What kind of ape would emerge from the Main Forest Block? Such species would remain conservative (change slowly) because their much larger range embraces a much wider range of different types of wooded habitats. In fact, we know that modern-day gorillas derive from this ecosystem.
What kind of ape would be forged by the Eastern Forest Littoral? This smaller, fragmented ecosystem would cause both selection and genetic drift to accelerate. There are several peculiarities to this ecosystem worth pointing out:
In short, apes isolated in East African littoral forests seem likely to have found a niche on the forest floor. The natural distribution of resources favors this interpretation; and the growing competition from monkeys would have made the canopy increasingly infeasible.
These ground apes faced strong selective pressure to improve their foraging efficiency. The chimp pelvis has a very long ilium, which “locks into” the ribcage. There are clear foraging benefits for a reduction in the ilium (flexible waist), and straightening of the back (improved visibility).
In short, the squat-feeding hypothesis explains why flexible hips and straight spines were selected in ground apes of the early Pleistocene.
Other adaptive explanations only become relevant in further increments of the transition to bipedality. In particular, starting around 4 mya, the African continent began to dry. This made fruit increasingly less concentrated, and more seasonal. Locomotion thus became increasingly necessary to get enough calories.
In modern humans, walking is four times more efficient than chimpanzee knuckle walking. Of course, very ancient hominins like Ardipithecus Ramidus could walk, but were less efficient than the Australopiths (and us, for that matter). But clumsy walking merely needs to improve upon the kinematic efficiency of knuckle walking, which as we have seen is not hard to do.
Bipedalism is not universally advantageous. Hominins like us are half as fast as other apes, and we have lost the ability to gallop. Greatly reduced ability to change direction while running. The earliest bipeds probably avoided open habitats because of their increased vulnerability to predation, preferring forest and riverine habitats instead.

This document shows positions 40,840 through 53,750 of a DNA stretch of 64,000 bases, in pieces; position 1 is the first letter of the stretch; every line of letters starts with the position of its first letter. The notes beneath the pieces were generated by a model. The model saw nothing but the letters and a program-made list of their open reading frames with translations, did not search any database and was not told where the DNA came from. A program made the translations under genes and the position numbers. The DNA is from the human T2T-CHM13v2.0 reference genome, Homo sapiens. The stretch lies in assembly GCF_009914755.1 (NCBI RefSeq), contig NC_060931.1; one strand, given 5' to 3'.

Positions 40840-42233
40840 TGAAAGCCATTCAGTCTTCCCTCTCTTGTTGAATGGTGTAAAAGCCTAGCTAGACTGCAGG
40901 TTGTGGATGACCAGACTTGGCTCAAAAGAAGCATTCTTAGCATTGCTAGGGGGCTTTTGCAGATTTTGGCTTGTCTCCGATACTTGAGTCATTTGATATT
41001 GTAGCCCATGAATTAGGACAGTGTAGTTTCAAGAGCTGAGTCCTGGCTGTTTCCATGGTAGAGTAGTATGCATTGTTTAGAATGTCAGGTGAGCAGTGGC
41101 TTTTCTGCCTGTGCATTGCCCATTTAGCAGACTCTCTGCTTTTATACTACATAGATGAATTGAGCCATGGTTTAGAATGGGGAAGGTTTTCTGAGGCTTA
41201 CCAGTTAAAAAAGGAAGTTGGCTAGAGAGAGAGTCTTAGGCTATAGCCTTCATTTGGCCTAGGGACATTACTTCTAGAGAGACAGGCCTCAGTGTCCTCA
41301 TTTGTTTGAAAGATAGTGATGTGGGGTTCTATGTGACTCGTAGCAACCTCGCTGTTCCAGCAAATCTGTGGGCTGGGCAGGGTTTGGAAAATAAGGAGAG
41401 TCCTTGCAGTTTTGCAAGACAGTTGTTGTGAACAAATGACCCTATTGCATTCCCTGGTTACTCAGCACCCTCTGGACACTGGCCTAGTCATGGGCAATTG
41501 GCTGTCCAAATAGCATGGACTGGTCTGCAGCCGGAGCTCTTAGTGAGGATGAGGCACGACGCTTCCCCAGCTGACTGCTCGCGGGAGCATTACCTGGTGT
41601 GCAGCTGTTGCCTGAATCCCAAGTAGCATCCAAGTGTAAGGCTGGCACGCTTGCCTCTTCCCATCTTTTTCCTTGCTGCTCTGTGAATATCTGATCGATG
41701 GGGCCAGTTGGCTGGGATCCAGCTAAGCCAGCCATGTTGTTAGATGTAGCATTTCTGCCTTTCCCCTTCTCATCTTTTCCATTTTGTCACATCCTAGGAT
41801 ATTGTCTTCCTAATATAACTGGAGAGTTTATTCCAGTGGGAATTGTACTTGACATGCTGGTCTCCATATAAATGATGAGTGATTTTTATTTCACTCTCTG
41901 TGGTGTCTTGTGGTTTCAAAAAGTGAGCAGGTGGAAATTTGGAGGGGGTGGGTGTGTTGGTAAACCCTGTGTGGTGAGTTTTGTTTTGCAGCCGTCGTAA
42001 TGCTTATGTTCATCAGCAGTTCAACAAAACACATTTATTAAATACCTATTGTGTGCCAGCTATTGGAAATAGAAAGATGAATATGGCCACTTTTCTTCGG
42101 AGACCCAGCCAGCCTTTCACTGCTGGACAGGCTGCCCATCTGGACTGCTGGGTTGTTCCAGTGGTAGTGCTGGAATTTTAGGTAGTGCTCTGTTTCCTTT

The facilitation of walking and running was not the ecological reason why our ancestors began the journey towards bipedality. But once they started on this particular anatomical pathway, these applications became possible. Thus, it is only with hindsight that we can say that the ultimate worth of standing up, the hidden evolutionary prize, was the ability to find the way out of a sort of ecological cul-de-sac.
The squat feeding theory of bipedality, as well as several of the images of this post, are credited to Jonathon Kingdon, African zoologist and author of Lowly Origin. I highly recommend this text, for those curious to learn more.
Until next time.
The Universality of Cooking
Cooking is a human universal. It has been practiced in every known human society. Rumors to the contrary have never been substantiated. Not only is the existence of cooked foods universal, but most cuisines feature cooked foods as the dominant source of nutrition.
Raw foodists comprise a community dedicated to consuming uncooked food. Of course, compared to historical hunter-gatherers, modern raw foodists enjoy a wide variety of advantages. These include:
- Elaborate food preparation (pounding, purees, gently warming),
- Elimination of seasonal shortages (supermarkets)
- Genetically enhanced vegetables with more sugar content and fewer toxins.
Despite these advantages, raw foodists report significant weight loss (much more than vegetarians!). Further, raw foodists suffer from increasingly severe reproductive impairments, which have been linked to not getting enough energy.
Low BMI and impaired reproduction are perhaps manageable in modern times, but are simply unacceptable to hunter-gatherers living at subsistence levels.
The implication is clear: there is something odd about us. We are not like other animals. In most circumstances, we need cooked food.
The Energetics of Cooking
Life exists to find energy in order to make more copies of itself. Feeding and reproduction are the twin genetic imperatives.
Preferences are subject to natural selection. The fact that we enjoy cooked food suggests that cooking provides an energy boost to its recipients. The raw-foodist evidence hints towards this conclusion as well. But there is also direct evidence in rats that cooking increases energy gains.
In the following experiments, rat food was either processed/pounded, cooked, neither, or both. After giving this diet over the course of four days, rats in each condition were weighed.
For starches (left) and meat (right), cooking is by far more effective at preventing weight loss and promoting weight gain. Tenderizing food can sometimes help, but that technique pales in comparison to cooking.
The above results were taken from rats. But similar results have replicated in calves, lambs, piglets, cows, and even salmon. It seems to be universally true that cooking improves the energy derived from digestion, sometimes up to 30%.
How does cooking unlock more energy for digestion?
First, denaturation occurs when the internal bonds of a protein weaken, causing the molecule to open up. Heat predictably denatures (“unfolds”) proteins, and denatured proteins are more digestible because their open structure exposes them to the action of digestive enzymes.